headline press information

Date 30th November 2011 / www.procarton.com
Title Beyond the brand
Text The second major congress of the Multisense Forum held on 16 November 2011 revealed a new marketing trend: brand promotion can increase its effect considerably if the brand is recognised intuitively – regardless of logo. All five senses should be incorporated into branding. One of the results: especially the tactile factors have so far been underestimated. An area where cartonboard packaging can certainly score points. For download in print quality, please click on the photo.

At the beginning of the congress, Olaf Hartmann, Acting Partner of the Multisense Institute, gave the approximately 200 attendees a brief overview. Based on mankind being multi-sensory beings he underlined: “The minute you have a product which you can touch, or sales rooms, an exhibition booth or a sales force with personal contact, you automatically send out signals on all sensory channels – consciously or unconsciously. However, the question is whether these signals are designed in your favour or not.”

Multisensory Marketing
The keynote was given by Christian Scheier of the decode marketing consultancy, who develop marketing strategies for renown brands based on neuropsychology. He underlined that most decisions are made subconsciously on the basis of sensory impressions. In essence: “Perception beats thinking!”


He also stressed that the brand senses must not be defined separate from each other, but must be integrated – corresponding to human perception. Both the “pilot” – the conscious argumentation at the explicit level – and especially the “autopilot” – intuition at the explicit level - need to be taken into account. Only when synchronised, do the sensory messengers result in an “efficacy booster”.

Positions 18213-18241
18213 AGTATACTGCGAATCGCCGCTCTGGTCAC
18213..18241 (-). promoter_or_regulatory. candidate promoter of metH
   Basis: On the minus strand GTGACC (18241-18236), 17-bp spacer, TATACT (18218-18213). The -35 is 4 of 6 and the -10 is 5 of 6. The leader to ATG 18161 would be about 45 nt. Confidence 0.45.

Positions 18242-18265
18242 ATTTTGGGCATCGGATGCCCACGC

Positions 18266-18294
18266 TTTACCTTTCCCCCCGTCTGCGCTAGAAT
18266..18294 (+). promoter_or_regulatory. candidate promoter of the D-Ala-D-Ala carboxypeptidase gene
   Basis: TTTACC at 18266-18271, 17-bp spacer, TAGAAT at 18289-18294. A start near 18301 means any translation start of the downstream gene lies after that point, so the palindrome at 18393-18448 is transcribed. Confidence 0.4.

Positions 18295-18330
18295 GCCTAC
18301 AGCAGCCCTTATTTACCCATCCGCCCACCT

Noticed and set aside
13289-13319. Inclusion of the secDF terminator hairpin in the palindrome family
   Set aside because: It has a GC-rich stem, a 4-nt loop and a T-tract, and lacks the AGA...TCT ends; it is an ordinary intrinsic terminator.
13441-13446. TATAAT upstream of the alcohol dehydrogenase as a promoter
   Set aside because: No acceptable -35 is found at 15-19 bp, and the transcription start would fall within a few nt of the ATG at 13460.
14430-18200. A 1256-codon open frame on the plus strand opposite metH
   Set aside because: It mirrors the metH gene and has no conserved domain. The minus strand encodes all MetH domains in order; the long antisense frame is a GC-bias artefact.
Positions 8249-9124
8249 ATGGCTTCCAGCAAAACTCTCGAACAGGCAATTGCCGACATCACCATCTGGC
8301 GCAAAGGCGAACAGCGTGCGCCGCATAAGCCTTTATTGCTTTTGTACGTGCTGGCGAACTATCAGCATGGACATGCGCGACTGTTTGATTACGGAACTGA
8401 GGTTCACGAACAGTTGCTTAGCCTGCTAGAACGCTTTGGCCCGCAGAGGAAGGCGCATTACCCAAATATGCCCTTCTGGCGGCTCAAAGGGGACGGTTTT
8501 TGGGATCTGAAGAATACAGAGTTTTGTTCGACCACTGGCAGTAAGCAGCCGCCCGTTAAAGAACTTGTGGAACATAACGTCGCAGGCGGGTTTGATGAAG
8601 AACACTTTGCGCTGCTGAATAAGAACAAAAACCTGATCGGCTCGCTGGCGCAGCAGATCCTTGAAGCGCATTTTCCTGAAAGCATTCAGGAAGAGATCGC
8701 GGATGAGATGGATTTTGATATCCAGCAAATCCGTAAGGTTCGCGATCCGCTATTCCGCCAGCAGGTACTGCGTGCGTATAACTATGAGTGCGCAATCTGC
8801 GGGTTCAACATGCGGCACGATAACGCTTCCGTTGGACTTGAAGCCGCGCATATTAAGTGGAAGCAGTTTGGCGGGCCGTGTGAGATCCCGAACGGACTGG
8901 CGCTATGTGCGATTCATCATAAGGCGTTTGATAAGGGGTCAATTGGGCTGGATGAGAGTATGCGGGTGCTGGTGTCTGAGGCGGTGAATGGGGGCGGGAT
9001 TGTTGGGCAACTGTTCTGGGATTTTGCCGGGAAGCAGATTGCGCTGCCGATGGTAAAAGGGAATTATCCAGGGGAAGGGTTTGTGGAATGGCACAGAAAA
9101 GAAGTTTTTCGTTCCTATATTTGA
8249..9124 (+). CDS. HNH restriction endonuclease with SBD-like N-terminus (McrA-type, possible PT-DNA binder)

Scheier further demonstrated that the eye only dominates at the beginning of a product experience – to be surpassed after only one week by tactile factors. Surprisingly: smell and taste generally play a subordinate role through each phase of product experience.



Christian Scheier, decode implicit marketing


Relevance of sensory channels on experiencing a product, 1 week, 1 month, 1 year after purchase (Christian Scheier, decode implicit marketing).



Implicit brand coding
How to define and implement sensory signals appropriate to the target groups and in a mutually reinforcing manner, was the major topic of the 15 workshops. The spectrum ranged from product development and design via sound-branding, fragrance marketing, packaging, POS architecture and live communications to multi-sensory copy, sales, brand and patent rights as well as addressing target groups along neuroscienctific principles.


One thing was perfectly clear: it is becoming more and more important to code brands implicitly. The structural and graphic design of a packaging must be able to transport the brand message without a logo. And the more of the five senses involved, the better. Nonetheless, visual and tactile factors play first fiddle for direct product contact.


Comments Roland Rex, president of Pro Carton: “This is where cartonboard can really score. Cartonboard packaging can be designed with flexible structures, brilliant graphics and extreme versatile tactile approaches – cartonboard can contribute decisive brand design features well beyond simply logos and colour codes.”


Source: www.multisense.net


Relevance of sensory channels on experiencing a product, 1 week, 1 month, 1 year after purchase (Christian Scheier, decode implicit marketing).



Suzanne McEwen +43 1 218 6918 mcewen@procarton.com
Background Pro Carton is the European Association of Carton and Cartonboard manufacturers. Its main purpose is to promote the use of cartons and cartonboard to brand owners, the trade as well as designers, the media and politicians as an economically and ecologically balanced packaging medium.